John Berret Goes Rogue at the Aiken Bluegrass Festival

Photo courtesy of Eric Rayburn

Its name notwithstanding, the Aiken Bluegrass Festival serves up much more than your grandparents’ brand of this traditional American music. Along with old-school claw hammering and boom-chicking, the two-day event, held this May at the Western Carolina State Fairgrounds, also featured a healthy dosage of rock-infused “Newgrass” sounds.

 Lighting this year’s festival, John Berret reflected the heartfelt spirit of both branches of bluegrass music, while still honouring the time-tested “tree” that each spring from. Aiding him in this endeavour was a collection of Chauvet Professional Rogue fixtures, supplied by Quest Sound Productions.

 “I really needed to be cognizant of the relatively limited space I had available while designing the festival rig,” said Berret. “At the same time that it had to be compact, my rig also needed to be versatile enough to create unique looks for 19 different groups representing different generations of bluegrass.”

With limited height and room for his design, Berret optimized the placement of all fixtures to enhance the impact of his lighting. He hung six Rogue R2 Spots and two Rogue R1 Beams on upstage truss, as well as ground stacking four Rogue R1 Beams on totems below the truss and four Rogue R1 FX-B fixtures about three inches in front of the R1 Beams.

Adding the four Rogue R1 FX-B units gave Berret the impact of 20 moving lights since each fixture has five independently controlled LED heads. Berret had these heads going in different directions at some points, then had them act in unison at others, to reflect the music being performed.

“The colour mixing, dimming and shape of the light from the Rogue FX-B gave me so much more freedom throughout the festival,” said Berret. “I was able to drive all the tripping concertgoers over the edge with the seamless rainbow of colours and beams they produced. They paint the air exceptionally well.”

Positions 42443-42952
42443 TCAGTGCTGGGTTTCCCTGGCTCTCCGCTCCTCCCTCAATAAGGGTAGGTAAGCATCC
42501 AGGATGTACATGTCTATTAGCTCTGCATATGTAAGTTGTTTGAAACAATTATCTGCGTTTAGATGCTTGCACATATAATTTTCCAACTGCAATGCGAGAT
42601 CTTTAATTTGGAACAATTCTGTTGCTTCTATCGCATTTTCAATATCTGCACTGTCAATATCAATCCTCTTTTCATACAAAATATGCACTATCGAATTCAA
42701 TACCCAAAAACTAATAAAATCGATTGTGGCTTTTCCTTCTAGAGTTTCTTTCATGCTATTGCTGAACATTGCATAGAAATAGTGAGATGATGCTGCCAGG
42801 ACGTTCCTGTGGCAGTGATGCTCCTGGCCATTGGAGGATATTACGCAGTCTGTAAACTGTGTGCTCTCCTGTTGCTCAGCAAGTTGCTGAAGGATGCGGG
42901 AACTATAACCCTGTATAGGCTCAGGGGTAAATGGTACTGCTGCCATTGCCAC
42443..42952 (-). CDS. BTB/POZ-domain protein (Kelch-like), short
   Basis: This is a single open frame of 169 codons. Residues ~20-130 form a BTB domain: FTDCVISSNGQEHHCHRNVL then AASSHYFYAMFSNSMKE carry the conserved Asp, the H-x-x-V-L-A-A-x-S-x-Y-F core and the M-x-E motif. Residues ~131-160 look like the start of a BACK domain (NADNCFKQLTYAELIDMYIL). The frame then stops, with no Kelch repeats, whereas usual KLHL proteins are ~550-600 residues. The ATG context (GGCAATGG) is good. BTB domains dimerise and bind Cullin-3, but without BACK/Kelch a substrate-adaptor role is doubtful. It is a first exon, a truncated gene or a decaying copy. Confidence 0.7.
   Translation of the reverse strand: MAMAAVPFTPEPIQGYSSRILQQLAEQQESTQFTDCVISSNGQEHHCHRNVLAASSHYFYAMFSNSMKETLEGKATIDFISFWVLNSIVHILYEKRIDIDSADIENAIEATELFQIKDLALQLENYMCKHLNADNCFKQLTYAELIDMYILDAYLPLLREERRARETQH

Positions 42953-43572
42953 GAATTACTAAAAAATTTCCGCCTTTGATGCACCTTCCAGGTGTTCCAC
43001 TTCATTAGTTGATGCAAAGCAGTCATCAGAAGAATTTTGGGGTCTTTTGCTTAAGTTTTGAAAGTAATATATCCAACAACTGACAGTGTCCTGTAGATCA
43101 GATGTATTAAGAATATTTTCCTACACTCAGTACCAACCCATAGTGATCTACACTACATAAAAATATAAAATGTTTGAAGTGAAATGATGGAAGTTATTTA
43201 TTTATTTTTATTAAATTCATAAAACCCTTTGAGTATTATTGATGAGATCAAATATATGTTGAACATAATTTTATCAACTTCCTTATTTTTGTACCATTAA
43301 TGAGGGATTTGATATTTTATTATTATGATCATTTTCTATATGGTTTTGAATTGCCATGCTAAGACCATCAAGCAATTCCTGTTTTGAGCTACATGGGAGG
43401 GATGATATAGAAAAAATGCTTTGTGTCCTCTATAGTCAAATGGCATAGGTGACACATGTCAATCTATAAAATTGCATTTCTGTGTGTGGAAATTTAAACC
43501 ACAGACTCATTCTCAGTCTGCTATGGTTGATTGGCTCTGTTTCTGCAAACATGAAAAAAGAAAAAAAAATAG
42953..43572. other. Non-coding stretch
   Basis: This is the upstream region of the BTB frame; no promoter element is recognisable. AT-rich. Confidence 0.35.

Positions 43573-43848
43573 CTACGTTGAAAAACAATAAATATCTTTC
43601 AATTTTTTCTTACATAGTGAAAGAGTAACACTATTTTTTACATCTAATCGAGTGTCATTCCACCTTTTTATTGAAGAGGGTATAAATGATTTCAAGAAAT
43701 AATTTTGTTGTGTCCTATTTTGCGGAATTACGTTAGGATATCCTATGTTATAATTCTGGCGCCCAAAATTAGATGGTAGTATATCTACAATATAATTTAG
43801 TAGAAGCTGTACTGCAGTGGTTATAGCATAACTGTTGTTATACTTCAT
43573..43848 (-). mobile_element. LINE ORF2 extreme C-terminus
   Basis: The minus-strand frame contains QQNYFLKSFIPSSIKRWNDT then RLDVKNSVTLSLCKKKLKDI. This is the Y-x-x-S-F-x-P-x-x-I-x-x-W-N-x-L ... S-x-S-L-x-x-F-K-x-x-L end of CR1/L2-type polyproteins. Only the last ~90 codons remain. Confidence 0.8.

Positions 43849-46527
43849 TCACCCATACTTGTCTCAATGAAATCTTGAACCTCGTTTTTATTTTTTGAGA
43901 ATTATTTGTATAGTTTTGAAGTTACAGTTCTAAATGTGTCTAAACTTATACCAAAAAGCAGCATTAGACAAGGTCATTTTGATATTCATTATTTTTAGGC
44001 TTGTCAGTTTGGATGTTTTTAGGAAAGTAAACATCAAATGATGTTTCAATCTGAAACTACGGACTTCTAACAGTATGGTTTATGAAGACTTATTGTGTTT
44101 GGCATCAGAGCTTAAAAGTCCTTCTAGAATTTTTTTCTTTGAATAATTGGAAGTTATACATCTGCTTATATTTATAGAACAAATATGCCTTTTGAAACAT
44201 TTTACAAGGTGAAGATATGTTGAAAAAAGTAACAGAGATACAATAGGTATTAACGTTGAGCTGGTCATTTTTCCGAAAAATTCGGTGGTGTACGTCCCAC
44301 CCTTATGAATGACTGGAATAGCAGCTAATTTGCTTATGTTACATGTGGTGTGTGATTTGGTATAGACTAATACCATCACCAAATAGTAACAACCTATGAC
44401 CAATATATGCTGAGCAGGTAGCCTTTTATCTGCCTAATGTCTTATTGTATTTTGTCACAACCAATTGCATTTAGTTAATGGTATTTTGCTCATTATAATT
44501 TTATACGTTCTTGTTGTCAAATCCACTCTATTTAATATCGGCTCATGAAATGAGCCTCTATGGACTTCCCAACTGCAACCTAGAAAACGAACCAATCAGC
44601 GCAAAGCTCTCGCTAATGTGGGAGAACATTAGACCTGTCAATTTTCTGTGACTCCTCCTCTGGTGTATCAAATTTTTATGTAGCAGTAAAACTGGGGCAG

Berret used the Rogue Spot and Beam fixtures for colour, backlighting and aerial effects. “The goal was to create the feeling of the stage being way bigger than it actually was,”  he said.

“The Rogues allowed for an infinite variety of looks, using split beams, cross light and backlight, projected crisp gobos on the floor of the stage, and also offered stunning aerials that really added the texture and dimensionality I wanted. Being able to layer all these looks together added even more impact on the performances.  I was super pumped about the overall look!”

 The Aiken Bluegrass Festival earned widespread praise in 2019 for reflecting the creative breadth of this time-honoured musical genre, as well as its ability to speak to the human heart in unique ways. The same could easily be said of the light show that supported the diverse group of artists on its stage.